It’s the prettiest wall you will never see.
That’s because the beauty of the cutoff wall shoring up the Herbert Hoover Dike around Lake Okeechobee isn’t in its physical appearance. The beauty lies instead in how the wall hidden inside the 143-mile earthen dam can improve the lives of those living in South Florida.
The original dike began its life in 1915 when local residents made a pile along the shore of the lake consisting of dredged gravel, rock, limestone, sand and shells. The materials and methods had nothing in common with how a modern dam would be constructed. The dike allowed too much water to move through it, washing away material it as it traveled through the earthen dam.
“All earthen dams have water that flows through and underneath them – that’s what we call seepage,” said Tim Willadsen, project manager for the HHD rehabilitation project in the Programs and Project Management Division of the U.S. Army Corps of Engineers, Jacksonville District.
“With HHD, especially in the south, that water has specific paths that it flows through that potentially can pick up material and carry it,” Willadsen said. “Once you carry material out of the internal workings of a dam or its foundation, that’s when you are subject to collapse and catastrophic failure.”
It was that type of failure that led to the loss of thousands of lives during hurricanes in 1926 and 1928 when water overtopped the dam and flooded local communities. USACE was tasked with construction of a more robust levee around portions of the lake, and a 1947 hurricane led to Congressional authorization to build what was eventually the Herbert Hoover Dike visitors see today. Completed in the 1960s, the earthen dam still faced problems with seepage.
That’s where the invisible cutoff wall makes its appearance, or rather doesn’t make an appearance as it hides in plain sight. To ensure water doesn’t take portions of the dike material with it, a wall is being built below grade to force that water to go deeper into the ground and slow it down enough that it can’t carry parts of the dike with it as it flows.
Since 2007, locals have watched as massive cranes and cutter heads have slowly crept along the top of the dike, but few have actually seen the results up close, because the wall is being constructed inside the dike. Reaching 60 feet deep in some locations, the wall is unseen by the thousands of people who walk or bike on the newly replaced Lake Okeechobee scenic trail that circles the lake atop the dike. Most have little idea that they are right on top of a $2 billion dam safety project that makes living around the lake safer.
Now, with the cutoff wall nearing its completion date of 2022, Floridians are beginning to find out what benefits that infrastructure investment is buying.
“The risk to the dike during high lake stages was one reason we changed the operating schedule for the lake in 2008,” said Tim Gysan, project manager for the Lake Okeechobee System Operating Manual project. “With dam safety addressed by the completion of the dike rehabilitation work, we have more flexibility in how we manage the lake, which can have huge benefits for stakeholders who live in South Florida.”
The HHD rehabilitation seems to be proving the adage that beauty is in the eye of the beholder. The LOSOM team is rewriting the manual for managing Lake Okeechobee with the enhanced flexibility a rehabilitated HHD provides, and the benefits from that revised manual will appear differently to stakeholders in different areas.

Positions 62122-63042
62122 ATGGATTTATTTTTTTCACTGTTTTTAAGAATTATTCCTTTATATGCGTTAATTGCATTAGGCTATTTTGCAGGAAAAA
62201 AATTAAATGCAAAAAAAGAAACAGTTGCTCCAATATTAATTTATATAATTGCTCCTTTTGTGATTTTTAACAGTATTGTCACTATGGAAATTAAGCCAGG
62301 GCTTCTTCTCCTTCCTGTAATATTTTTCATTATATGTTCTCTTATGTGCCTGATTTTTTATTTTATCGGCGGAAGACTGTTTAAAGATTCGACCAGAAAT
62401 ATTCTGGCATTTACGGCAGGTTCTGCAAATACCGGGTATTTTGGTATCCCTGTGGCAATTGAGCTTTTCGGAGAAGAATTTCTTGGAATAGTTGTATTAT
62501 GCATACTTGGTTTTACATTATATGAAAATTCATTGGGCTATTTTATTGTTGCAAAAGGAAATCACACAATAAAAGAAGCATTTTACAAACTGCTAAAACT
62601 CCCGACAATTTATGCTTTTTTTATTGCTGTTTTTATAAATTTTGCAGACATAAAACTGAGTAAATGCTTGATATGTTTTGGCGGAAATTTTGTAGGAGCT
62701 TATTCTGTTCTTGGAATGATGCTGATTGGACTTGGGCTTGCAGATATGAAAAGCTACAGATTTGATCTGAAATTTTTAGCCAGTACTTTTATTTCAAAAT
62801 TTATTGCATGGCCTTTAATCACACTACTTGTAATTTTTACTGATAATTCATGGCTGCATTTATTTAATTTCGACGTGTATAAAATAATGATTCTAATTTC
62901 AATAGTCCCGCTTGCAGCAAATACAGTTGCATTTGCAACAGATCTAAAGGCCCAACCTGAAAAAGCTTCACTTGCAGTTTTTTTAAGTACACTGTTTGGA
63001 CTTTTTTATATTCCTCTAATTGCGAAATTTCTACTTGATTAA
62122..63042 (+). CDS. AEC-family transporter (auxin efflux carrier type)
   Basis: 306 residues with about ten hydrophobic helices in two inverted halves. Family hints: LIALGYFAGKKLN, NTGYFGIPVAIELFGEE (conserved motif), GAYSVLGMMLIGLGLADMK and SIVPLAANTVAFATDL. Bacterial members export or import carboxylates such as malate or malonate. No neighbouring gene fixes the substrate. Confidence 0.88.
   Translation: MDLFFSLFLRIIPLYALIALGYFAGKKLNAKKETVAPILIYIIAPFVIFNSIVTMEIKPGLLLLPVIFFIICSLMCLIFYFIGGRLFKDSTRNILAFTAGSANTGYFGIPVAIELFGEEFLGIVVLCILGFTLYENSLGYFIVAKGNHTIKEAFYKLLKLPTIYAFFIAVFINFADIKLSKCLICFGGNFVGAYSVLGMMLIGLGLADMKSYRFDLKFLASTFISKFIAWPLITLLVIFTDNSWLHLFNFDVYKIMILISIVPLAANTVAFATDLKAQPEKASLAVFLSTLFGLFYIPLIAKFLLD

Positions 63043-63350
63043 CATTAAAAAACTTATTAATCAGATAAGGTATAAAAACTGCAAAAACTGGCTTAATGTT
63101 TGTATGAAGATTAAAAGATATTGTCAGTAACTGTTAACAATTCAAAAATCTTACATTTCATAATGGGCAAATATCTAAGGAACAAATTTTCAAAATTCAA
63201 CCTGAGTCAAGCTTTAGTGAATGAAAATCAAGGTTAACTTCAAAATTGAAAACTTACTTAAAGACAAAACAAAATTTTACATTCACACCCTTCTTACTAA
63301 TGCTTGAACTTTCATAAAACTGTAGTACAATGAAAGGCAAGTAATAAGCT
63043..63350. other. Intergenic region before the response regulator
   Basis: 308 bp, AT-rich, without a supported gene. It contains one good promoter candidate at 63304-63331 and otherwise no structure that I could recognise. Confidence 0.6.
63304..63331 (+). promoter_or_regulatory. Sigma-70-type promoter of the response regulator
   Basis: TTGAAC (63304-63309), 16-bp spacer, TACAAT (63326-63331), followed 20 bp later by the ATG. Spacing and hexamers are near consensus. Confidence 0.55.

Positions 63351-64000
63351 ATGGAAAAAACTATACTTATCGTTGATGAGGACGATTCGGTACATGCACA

Those living in the shadow of HHD will enjoy less risk of disasters like the 1926 and 1928 hurricanes because the dike is stronger and more resilient. Every alternative reviewed so far scores well in performance measures related to dam safety.
Those who rely on the water in the lake – city utilities and agriculture, but also Everglades National Park and Florida Bay – will see more water available in every alternative reviewed to date.
With the preliminary preferred alternative selected, the Caloosahatchee and St. Lucie Estuary communities will both benefit from a reduction in the highest volume flows under the current schedule, and the Caloosahatchee will see an increase in the optimal flows needed for salinity control during the dry season.
“We aren’t anywhere near to being done, but as we move into optimization, we believe we have a really good starting point from which to work,” Gysan said. “We will continue to focus on improving the preferred alternative through the fall of 2021, and be ready to go through the formal NEPA process and complete the project in time to use the new operations manual when the HHD rehab work is finished in 2022.”
Gysan cautioned that completing the HHD rehab and writing a new manual isn’t the final solution to all of the water management concerns stakeholders face.
“The flexibility of a rehabilitated dike is great, and there are definite benefits to be enjoyed with a new operating manual, but this isn’t a silver bullet for all the region’s concerns about lake management,” he said. “We still have limitations that can only be addressed by completing new infrastructure, including components of the Comprehensive Everglades Restoration Plan. But we do believe that when the HHD is done in 2022, this new operating manual is going to provide benefits to everyone and perform much better than our current regulation schedule can.”
To see the latest or learn how to join upcoming LOSOM meetings, visit the Jacksonville District website at https://www.saj.usace.army.mil/LOSOM/.